In This Edition
9 Things: At a Glance
An occasional series providing specialty-specific advice for hospitalists from experts in the field.
- Recognize the differential diagnosis for pain exacerbation in a chronic opioid therapy (COT) patient/chronic pain patient.
- Know where the opioids are going.
- Sometimes stopping pills, rather than adding them, can cure pain.
- Take time to educate patients about methadone and its risk of mortality if not used as prescribed.
- A little local anesthetic (and some steroid) goes a long way.
- Addiction to opioids is not rare.
- Safely changing opioid regimens requires good math and good judgment.
- For a low-risk chronic pain patient on low-dose opioids, don’t change the regimen, even if the indication for opioids isn’t clear.
- If a patient has pain all the time, they need to be on a medication that works all the time.
The differential diagnosis for pain exacerbation in a chronic opioid therapy (COT) patient/chronic pain patient is:
- Worsening medical problem;
- New medical problem;
- Nonopioid problem (side effect);
- Opioid problem (resistance/tolerance/side effect); and
- Opioid-induced hyperalgesia.
The search for an etiology and treatment for chronic pain should not end, even if a patient is labeled with “chronic pain syndrome.” The patient could simply be chronically undiagnosed or on an incorrect therapy.
Know where the opioids are going.
Whether it’s auditing a prescription-monitoring program (PMP), checking a urine drug screen, or calling a pharmacist, try to ensure that chronic pain patients are taking the opioids as prescribed. A phone call to the primary opioid prescriber or chronic pain provider could save a busy hospitalist a lot of time.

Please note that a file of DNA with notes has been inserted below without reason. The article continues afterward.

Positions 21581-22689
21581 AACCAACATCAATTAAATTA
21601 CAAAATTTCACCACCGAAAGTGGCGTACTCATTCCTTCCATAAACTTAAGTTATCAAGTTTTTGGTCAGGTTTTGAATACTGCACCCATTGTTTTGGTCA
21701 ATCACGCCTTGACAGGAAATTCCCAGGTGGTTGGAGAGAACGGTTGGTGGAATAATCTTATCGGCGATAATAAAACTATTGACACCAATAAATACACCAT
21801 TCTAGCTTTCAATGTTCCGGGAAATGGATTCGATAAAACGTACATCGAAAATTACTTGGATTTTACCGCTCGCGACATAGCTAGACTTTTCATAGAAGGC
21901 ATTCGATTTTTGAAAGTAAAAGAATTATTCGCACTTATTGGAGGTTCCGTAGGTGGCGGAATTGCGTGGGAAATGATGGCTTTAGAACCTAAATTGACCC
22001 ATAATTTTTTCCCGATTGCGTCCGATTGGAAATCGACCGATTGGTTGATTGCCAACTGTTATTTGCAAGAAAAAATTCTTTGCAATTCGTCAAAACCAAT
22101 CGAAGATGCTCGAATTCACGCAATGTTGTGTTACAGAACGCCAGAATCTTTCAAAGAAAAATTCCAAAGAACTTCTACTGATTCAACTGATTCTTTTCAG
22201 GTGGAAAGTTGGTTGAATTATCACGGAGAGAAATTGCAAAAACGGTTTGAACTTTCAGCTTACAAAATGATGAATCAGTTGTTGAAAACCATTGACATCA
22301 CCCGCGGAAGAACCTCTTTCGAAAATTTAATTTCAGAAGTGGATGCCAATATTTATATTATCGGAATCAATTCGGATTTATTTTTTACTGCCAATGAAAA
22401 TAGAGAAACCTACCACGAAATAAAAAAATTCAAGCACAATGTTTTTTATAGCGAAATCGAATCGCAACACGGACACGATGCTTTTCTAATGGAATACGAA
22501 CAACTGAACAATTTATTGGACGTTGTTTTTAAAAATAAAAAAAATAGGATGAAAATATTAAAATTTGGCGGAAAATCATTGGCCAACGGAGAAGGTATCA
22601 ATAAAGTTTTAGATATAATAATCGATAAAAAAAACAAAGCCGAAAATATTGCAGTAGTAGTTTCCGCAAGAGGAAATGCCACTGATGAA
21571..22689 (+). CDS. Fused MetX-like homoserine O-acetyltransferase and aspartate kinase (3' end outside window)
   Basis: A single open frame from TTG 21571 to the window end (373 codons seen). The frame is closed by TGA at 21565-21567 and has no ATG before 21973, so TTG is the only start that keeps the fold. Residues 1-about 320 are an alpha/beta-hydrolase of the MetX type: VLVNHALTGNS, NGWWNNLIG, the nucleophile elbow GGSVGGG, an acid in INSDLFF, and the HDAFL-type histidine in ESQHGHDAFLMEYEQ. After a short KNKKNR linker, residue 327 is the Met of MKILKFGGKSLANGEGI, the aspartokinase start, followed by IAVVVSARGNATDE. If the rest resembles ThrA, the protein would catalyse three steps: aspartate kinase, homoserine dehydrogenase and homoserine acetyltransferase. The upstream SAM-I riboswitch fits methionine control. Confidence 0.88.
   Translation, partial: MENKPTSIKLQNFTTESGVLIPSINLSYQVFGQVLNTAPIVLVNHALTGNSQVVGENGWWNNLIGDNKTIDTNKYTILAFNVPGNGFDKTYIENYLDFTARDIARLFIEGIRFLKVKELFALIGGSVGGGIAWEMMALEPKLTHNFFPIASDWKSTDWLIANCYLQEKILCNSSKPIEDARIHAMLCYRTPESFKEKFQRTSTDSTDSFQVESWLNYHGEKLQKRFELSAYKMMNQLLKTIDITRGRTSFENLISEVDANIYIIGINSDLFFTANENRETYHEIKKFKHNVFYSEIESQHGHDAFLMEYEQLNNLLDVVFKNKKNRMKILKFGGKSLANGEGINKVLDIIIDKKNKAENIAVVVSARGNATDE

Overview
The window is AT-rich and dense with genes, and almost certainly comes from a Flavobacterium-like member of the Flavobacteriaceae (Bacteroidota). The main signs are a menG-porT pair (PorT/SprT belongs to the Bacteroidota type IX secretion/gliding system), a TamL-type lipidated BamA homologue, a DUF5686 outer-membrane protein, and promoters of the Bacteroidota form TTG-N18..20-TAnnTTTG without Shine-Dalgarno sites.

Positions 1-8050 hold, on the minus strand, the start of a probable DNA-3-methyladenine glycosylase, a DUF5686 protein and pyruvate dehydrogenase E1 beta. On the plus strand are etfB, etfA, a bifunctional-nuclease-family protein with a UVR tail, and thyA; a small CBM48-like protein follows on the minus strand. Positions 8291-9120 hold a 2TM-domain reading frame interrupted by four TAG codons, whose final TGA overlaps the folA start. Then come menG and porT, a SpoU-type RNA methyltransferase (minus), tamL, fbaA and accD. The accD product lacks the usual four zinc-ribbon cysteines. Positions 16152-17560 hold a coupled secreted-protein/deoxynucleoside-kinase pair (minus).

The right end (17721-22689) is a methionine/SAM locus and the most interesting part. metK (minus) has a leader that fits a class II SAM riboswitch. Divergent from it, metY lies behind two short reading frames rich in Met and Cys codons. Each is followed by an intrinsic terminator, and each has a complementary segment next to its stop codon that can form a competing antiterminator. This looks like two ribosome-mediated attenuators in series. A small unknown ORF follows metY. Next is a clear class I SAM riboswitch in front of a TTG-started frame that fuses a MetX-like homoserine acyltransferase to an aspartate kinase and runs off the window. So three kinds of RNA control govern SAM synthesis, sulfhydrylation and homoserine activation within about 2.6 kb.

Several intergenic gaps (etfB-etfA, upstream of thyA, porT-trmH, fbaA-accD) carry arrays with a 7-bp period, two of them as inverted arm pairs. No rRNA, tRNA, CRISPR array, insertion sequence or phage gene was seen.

Using PMP data can consume a lot of time. Typically, only prescribing providers can access PMPs, so delegating this responsibility to someone else is not possible. If your state PMP does not help, simply call the patient’s pharmacy and ask for the last three fill dates on an opioid prescription. This also works well in case the patient’s pharmacy doesn’t participate in a PMP or is delayed in uploading recent prescriber data. Many COT patients have an opioid treatment agreement with their prescriber and must use only one pharmacy to fill opioids.
In January 2013, the University of North Carolina Injury Prevention Center published an analysis of three years of North Carolina PMP data.1 Patients followed by providers who consistently used the state PMP were five times more likely to receive treatment for opioid dependence compared with patients of providers who never used the state PMP.1
Why go through all this trouble if a chronic pain specialist is also doing it? It’s good documentation and good care, like monitoring levels of transplant meds or making sure hemoglobin A1Cs are up to date and trending toward goal. It may only take one misused or diverted opioid pill to result in a serious adverse event.
Sometimes stopping pills, rather than adding them, can cure pain.
Many chronic pain patients accumulate a patchwork of pills (e.g. benzodiazepines, opioids, muscle relaxants, and antidepressants). Many interpret noxious symptoms associated with the drug burden as “uncontrolled pain.” Two conditions that might afflict the pain sufferer who takes multiple medications are opioid-induced hyperalgesia (OIH) and medication-overuse headaches (MOH). They are uncommon but should be on a hospitalist’s differential for difficult-to-control chronic pain. Opioids commonly are implicated in causing MOH, a chronic headache occurring at least 15 days a month, four hours a day if untreated, and for at least three consecutive months. OIH is a nociceptive sensitization caused by opioids that can occur suddenly or insidiously.
If a drug isn’t absolutely necessary, stop it. If you and the patient start by agreeing to the shared goal of improving health, the conversation should go better. An axiom we learned from mentors at the University of Washington is: “There is no pain that cannot be made worse with inappropriate therapy.”